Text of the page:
To be judged  is to be valued, cared about, loved. When you tell a child to go to his or her room, you do it because you love them. You judge them, yes, and punish them, because you care. There are parents in every community – I think we all  know it – who don’t care, whose children are not judged but indulged, not disciplined but dismissed, not held to a standard, not seen to be worth their parents’ time. And that’s not loving; and children need loving.  We all need that kind of love.  We need to know someone cares enough to take the time to be critical, values us enough to think we could do better, loves us enough to expect us to do our best. That’s what judgment is all about: it’s about love. God is love: therefore God is our judge.

We have a good many people these days for whom there is no work to do, no place in our society. That’s a judgment too; a devastating, destructive judgment. And it’s not just the unemployed of the inner cities  who face that judgment.  There are many in every community who have been through the experience of being declared redundant. The organization you work for decides to reorganize and suddenly there’s no job for you, no place to go on Monday morning. It’s a judgment of value and it can be devastating, demoralizing. It says, “You don’t matter. Your skills are irrelevant. You yourself are a mere replaceable part.”  Better far to be judged and found wanting, to be held to a standard and judged by it even if we fail.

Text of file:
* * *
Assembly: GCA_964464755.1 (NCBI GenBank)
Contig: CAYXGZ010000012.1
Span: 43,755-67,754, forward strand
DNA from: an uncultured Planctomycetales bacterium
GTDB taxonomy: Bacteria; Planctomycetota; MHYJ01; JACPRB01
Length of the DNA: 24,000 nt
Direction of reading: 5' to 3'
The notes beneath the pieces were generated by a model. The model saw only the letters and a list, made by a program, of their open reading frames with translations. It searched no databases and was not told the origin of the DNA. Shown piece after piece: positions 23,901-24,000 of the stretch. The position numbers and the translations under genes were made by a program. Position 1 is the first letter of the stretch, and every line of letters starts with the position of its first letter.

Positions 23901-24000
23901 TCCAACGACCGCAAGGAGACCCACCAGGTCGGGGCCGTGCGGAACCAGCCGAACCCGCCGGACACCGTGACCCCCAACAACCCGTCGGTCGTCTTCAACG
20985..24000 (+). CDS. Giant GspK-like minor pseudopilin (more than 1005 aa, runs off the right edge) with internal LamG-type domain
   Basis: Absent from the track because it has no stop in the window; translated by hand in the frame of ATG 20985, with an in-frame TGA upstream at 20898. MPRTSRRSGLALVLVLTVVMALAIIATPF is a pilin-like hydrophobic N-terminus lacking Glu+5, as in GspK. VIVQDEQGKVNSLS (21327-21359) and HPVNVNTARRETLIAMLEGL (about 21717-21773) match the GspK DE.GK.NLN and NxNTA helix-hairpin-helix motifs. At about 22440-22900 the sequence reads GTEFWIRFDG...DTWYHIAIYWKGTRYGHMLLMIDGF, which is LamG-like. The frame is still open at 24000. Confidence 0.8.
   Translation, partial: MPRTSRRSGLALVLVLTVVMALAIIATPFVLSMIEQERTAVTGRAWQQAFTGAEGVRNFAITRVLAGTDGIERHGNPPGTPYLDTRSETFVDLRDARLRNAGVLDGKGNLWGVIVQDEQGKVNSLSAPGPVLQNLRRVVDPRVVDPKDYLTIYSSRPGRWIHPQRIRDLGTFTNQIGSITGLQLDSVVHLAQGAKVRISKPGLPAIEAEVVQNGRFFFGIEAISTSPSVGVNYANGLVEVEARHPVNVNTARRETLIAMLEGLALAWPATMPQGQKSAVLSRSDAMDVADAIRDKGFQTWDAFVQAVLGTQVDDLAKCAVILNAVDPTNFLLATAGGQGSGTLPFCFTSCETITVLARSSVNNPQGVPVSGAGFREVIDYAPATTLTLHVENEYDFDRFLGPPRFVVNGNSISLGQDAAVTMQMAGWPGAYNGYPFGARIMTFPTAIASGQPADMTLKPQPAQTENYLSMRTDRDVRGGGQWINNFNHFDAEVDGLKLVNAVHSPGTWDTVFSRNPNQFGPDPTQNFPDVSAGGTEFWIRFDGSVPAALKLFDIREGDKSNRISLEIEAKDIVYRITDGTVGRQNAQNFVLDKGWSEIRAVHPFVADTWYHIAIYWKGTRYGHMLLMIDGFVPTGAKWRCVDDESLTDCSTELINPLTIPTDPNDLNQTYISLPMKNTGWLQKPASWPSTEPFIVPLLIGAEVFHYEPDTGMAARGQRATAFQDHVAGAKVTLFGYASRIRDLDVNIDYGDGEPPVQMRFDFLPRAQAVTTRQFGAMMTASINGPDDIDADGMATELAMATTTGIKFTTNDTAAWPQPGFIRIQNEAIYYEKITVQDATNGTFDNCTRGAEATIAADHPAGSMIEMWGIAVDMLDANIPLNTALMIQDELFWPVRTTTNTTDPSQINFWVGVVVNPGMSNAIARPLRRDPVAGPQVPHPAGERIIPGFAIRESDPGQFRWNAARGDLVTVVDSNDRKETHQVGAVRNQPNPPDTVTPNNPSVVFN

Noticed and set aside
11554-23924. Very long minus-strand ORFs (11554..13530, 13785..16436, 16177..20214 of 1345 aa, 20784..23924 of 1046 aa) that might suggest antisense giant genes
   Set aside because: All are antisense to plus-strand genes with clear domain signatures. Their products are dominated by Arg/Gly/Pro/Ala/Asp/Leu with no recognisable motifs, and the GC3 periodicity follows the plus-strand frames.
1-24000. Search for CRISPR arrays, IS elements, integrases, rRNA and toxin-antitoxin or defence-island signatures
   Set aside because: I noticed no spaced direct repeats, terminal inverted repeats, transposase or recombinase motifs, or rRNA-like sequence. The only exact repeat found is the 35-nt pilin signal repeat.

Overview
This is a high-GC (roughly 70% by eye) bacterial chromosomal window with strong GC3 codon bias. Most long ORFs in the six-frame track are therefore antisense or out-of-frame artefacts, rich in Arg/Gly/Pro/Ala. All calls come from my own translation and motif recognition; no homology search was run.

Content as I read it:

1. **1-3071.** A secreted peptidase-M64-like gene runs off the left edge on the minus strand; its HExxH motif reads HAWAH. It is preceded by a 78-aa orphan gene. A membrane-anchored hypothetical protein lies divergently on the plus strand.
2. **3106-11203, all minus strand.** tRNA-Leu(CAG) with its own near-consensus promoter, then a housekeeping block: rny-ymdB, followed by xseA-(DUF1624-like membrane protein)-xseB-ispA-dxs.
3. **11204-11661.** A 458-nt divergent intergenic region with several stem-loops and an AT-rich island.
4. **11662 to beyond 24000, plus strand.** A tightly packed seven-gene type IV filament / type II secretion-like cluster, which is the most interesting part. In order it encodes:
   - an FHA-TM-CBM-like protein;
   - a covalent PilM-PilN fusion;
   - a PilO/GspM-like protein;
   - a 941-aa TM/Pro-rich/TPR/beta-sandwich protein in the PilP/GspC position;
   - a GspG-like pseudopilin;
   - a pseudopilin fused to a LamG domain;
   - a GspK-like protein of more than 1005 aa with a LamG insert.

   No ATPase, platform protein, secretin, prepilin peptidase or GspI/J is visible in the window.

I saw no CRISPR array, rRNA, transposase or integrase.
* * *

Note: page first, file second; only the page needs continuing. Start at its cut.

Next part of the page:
I think, to be honest, that the church often fails us in this respect. Unlike the God we worship, the church tends not to call for our best. We’re terrified to be thought too demanding, not friendly enough, not loving enough. There are churches that set standards: that list the amount each person pledges, that take attendance on Sunday morning, that send a committee around to visit each family each year and review their manner of life. What do we do? We look at someone whose pledge is insignificant compared to their income and express enormous gratitude; we keep sending the Newsletter to people who haven’t darkened the door in years; we write letters of appreciation to those who donate their old clothes to the rummage sale. Is that all we’re capable of? Is that really the best we can do? Does the church value us so little as to expect nothing much and be gratified when we achieve it? All I can tell you is, that when we do that the church does not reflect God’s love faithfully. Fortunately, God loves us more than does God’s church. Thank goodness! That’s good news. God loves us, therefore God is our judge.